How Hempcrete is the New Building Block of the Future

It is no longer news that the cannabis industry is fast becoming one of the fastest-growing industries in the world. This can be attributed to the increased use of this cannabis and its related products after its legalization and how many new businesses have that have been created.

However, from smoking to vaping, concentrates, and various uses of hemp, we’ve arrived at how hemp can change the future of construction. People have been set on utilizing the best materials when it comes to construction works, with respect to electricity, insulation, foundations, and so on. Hempcrete can become the building block of the future; it can change the way we build houses in the next coming years.

What is Hempcrete? Hempcrete is a building material comparable to concrete, but with some quite extraordinary differences. Firstly, it requires the use of hemp, using the shiv (inner plant stem) and a limestone base. It creates a negative carbon imprint, which is dynamic.

Hempcrete can be used as roofing, flooring, insulation, and even drywall. It can be rot-proof, fireproof, and waterproof in as much as it’s above ground. It is durable and easier to make than concrete, also three times more resistant to earthquakes in contrast to regular concrete. Limestone, which is the binding material, does not need to be heated as much as a convectional concrete mixture, lowering energy costs. Moreover, regarding the carbon aspect of it, hempcrete segregates carbon in its cellulose structure, which means that the carbon inside the hemp plant isn’t released back into the atmosphere. A standard homemade hempcrete can save about 20,000lbs of carbon.

What makes hempcrete a distinct building material is the lightweight properties; it is also breathable and strong. When used to cast exterior walls, it will allow water percolate without destroying or decomposing the material, and due to this reason, moisture levels are maintained with the absorbed water being released as the temperature increases. This very fact eradicates the need for insulation as it acts as its insulator. Hempcrete can be used simply as a wall without the need to leave a gap for insulation. However, since the lime is enclosed in cellulose, it takes a while for the mixture to petrify, but it compensates for being highly durable. A wall of hempcrete will last a thousand years compared to 40 – 100 years with convectional concrete, particularly if it’s reinforced with steel.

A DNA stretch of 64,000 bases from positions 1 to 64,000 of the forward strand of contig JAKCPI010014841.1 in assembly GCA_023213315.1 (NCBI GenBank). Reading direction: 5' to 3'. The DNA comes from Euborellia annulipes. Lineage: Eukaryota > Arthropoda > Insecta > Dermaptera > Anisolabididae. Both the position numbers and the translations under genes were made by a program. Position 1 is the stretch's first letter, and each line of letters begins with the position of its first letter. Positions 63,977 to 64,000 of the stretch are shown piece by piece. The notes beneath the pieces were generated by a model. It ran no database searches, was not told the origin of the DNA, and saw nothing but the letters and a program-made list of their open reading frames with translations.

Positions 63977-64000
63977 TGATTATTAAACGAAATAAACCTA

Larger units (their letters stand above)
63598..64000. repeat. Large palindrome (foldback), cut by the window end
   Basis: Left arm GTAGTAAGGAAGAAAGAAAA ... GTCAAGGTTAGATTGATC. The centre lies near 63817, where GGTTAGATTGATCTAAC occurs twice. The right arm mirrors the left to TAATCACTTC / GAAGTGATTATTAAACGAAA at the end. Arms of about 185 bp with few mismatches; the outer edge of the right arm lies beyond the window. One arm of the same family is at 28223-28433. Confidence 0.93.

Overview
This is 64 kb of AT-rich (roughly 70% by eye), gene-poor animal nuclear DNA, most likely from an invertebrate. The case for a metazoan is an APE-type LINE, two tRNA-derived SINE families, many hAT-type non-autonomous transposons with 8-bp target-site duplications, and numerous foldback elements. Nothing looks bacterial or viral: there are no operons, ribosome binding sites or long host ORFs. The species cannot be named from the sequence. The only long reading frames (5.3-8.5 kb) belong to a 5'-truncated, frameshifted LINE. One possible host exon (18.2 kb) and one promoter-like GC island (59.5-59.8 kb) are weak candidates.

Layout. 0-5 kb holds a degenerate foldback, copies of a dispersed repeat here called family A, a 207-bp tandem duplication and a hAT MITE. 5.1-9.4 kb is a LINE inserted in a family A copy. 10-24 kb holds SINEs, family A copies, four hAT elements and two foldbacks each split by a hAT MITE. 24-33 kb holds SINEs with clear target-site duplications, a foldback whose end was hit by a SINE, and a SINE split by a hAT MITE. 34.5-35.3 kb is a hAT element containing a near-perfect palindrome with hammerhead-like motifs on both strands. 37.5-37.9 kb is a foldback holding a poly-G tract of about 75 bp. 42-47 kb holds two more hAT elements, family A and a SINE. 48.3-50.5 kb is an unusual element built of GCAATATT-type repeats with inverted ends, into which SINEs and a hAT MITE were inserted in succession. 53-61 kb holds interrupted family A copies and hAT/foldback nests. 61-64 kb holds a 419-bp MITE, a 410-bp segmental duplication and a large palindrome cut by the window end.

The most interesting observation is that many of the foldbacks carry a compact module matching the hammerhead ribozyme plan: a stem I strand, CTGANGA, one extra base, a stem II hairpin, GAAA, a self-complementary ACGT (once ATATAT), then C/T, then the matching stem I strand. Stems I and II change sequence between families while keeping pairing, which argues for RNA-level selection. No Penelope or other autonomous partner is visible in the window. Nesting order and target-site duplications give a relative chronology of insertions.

Among the myriad of substantial advantages of hempcrete for its inhabitants, from creating a healthy living abode to severely reducing monthly cost and also contribute to a safer environment. Here are some properties of hempcrete, which makes it the building block of the future.

  1. It combines its insulating properties and high thermal inertia with high resistance, compared to other building materials that have deficiencies, like Concrete offers high strength, but doesn’t have the capability to insulate and unable to regulate humidity; On the other hand, good insulating materials like mineral wool, which do not have thermal inertia due to their low density, having problems in controlling the humidity.
  2. It breathes, it’s a vapor-permeable material which is hygroscopic, also controls the humidity in the atmosphere by absorbing vapors and discharging them when the humidity level reduces below the optimal threshold.
  3. Buildings made of hempcrete possess excellent acoustic properties.
  4. It has fire retardant properties, and it is capable of protecting buildings from getting engulfed in flames.
  5. It is capable of suppressing the appearance of molds, mites, and fungi and also prevents other pests such as rodents and insects.
  6. It has an overall negative carbon emission, 100% natural, biodegradable, and sustainable material, which absorbs CO2 continuously after application.

According to greenbuildingcanada.ca, in Canada, about 200,000 new homes are built each year, with an average footprint of 2,000 square feet (185 square meters). If they were all insulated to code minimum requirements with hempcrete, a total of 990,718 tons (898,764 tons) of carbon could be sequestered annually. If the same homes had walls with fiberglass insulation, 207,345 tons (188,100 tons) of carbon would be emitted to create that insulation, so the total net carbon savings for the planet is significant.

Lastly, another great thing about hempcrete is that if a batch is messed up, it can act as a great fertilizer being returned to the soil. Hemp takes 14 days to reach maturity and doesn’t require much to grow, no major pesticide or fungicide to keep it healthy, and its seeds are extremely rich in omega-3 oils. You can only marvel why we don’t have this plant being utilized in mainstream industries already, but thanks to the recent legalization, the future of construction just got brighter.

Hopefully, hempcrete will be adopted in years to come as the world’s need for carbon reduction and durable supplies increases.

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